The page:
Humans may have transformed the Sahara from lush paradise to barren desert (downtoearth),

Once upon a time, the Sahara was green. There were vast lakes. Hippos and giraffe lived there, and large human populations of fishers foraged for food alongside the lakeshores. The Conversation

The “African Humid Period” or “Green Sahara” was a time between 11,000 and 4,000 years ago when significantly more rain fell across the northern two-thirds of Africa than it does today.

The vegetation of the Sahara was highly diverse and included species commonly found on the margins of today’s rainforests along with desert-adapted plants. It was a highly productive and predictable ecosystem in which hunter-gatherers appear to have flourished.

These conditions stand in marked contrast to the current climate of northern Africa. Today, the Sahara is the largest hot desert in the world. It lies in the subtropical latitudes dominated by high-pressure ridges, where the atmospheric pressure at the Earth’s surface is greater than the surrounding environment. These ridges inhibit the flow of moist air…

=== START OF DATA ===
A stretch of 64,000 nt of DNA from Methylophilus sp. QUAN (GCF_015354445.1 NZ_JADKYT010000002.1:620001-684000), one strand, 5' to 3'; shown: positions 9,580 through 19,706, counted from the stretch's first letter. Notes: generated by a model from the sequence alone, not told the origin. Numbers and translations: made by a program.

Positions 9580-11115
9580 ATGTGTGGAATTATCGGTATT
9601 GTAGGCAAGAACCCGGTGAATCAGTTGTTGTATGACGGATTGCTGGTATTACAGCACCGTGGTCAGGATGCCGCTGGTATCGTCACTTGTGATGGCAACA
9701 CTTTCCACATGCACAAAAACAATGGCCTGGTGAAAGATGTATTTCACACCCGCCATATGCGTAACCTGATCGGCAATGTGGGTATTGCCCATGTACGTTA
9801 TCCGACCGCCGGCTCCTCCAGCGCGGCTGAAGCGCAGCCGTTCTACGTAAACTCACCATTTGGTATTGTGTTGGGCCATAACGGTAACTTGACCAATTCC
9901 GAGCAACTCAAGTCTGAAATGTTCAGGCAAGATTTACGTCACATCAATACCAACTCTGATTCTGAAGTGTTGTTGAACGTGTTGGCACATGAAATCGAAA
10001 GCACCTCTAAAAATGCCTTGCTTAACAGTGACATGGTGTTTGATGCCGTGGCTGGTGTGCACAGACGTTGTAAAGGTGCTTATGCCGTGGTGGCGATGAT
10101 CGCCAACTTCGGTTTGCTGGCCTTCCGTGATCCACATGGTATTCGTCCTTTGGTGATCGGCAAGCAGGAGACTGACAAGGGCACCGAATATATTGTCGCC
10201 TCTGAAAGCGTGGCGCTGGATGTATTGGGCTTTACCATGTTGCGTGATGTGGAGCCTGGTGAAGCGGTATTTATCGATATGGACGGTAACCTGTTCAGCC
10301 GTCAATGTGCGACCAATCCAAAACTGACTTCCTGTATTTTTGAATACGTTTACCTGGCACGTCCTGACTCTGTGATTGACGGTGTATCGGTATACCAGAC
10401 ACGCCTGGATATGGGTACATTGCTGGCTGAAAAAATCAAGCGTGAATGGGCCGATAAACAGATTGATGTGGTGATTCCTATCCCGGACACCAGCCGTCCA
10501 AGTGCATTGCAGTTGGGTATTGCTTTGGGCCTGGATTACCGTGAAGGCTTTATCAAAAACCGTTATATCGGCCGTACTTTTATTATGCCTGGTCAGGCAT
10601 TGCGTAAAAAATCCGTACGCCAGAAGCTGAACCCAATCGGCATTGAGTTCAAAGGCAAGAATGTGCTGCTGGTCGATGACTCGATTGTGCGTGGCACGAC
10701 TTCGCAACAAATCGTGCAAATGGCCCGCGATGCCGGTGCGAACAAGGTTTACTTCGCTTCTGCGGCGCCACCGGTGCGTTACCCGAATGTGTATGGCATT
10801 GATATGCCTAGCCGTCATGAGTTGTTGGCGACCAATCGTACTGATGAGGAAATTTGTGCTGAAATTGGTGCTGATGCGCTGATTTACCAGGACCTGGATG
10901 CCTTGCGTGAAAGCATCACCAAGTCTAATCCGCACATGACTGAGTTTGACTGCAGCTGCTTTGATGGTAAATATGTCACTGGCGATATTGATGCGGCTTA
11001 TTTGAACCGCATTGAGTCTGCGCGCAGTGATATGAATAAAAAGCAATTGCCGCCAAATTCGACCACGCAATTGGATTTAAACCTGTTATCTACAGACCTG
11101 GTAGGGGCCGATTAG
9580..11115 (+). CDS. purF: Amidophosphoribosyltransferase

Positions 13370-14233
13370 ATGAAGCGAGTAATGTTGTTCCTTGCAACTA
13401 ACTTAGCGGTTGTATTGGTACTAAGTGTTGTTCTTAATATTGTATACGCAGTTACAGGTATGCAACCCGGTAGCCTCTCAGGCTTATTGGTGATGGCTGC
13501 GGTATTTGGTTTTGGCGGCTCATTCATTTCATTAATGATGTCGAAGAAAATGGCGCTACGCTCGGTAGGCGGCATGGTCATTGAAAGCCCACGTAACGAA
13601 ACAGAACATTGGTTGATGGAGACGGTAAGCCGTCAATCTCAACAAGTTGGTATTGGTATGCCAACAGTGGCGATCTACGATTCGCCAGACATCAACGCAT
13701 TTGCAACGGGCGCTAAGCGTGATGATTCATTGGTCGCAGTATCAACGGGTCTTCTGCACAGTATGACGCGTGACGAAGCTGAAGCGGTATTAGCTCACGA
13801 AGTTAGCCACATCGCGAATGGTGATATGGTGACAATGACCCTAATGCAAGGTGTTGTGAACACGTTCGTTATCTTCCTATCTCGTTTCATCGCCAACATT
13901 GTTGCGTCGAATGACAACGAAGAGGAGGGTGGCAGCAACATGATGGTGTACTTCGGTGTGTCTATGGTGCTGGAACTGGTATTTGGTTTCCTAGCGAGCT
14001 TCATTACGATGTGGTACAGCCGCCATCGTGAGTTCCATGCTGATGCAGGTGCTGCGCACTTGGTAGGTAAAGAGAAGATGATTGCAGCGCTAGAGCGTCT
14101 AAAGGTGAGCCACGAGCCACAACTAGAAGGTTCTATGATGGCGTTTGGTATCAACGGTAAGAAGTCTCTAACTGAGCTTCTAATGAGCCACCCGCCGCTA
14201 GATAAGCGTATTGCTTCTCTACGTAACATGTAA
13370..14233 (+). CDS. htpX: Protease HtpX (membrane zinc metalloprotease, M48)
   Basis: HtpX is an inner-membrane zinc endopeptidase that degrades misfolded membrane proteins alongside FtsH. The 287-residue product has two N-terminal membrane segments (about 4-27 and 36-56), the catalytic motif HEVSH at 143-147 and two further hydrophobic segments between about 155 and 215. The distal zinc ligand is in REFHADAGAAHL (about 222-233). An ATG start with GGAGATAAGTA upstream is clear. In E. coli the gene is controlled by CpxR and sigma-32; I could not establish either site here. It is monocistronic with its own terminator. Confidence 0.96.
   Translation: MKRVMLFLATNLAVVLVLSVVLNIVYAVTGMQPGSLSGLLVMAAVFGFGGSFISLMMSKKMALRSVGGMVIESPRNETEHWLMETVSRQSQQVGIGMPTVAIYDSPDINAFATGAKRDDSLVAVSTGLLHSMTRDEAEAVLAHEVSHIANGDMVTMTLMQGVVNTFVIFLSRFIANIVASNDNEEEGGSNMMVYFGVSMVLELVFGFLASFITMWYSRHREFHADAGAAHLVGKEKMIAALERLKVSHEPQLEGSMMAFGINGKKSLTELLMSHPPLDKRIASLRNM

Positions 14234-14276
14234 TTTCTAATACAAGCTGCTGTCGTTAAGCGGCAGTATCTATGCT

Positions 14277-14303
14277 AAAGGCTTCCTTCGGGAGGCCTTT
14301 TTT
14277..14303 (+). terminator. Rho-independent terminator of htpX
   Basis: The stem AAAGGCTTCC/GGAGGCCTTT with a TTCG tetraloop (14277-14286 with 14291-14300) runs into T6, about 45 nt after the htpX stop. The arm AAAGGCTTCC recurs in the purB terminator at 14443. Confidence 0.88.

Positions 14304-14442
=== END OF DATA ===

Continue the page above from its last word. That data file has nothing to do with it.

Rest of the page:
Phosphorus is vital for life on Earth – and we’re running low (downtoearth)

Phosphorus is an essential element which is contained in many cellular compounds, such as DNA and the energy carrier ATP. All life needs phosphorus and agricultural yields are improved when phosphorus is added to growing plants and the diet of livestock. Consequently, it is used globally as a fertiliser – and plays an important role in meeting the world’s food requirements. The Conversation

In order for us to add it, however, we first need to extract it from a concentrated form – and the supply comes almost exclusively from phosphate mines in Morocco (with far smaller quantities coming from China, the US, Jordan and South Africa). Within Morocco, most of the mines are in Western Sahara, a former Spanish colony which was annexed by Morocco in 1975.

The fact that more than 70% of the global supply comes from this single location is problematic, especially as scientists are warning that we are approaching “peak phosphorous”, the point at which demand begins to outstrip supply and intens…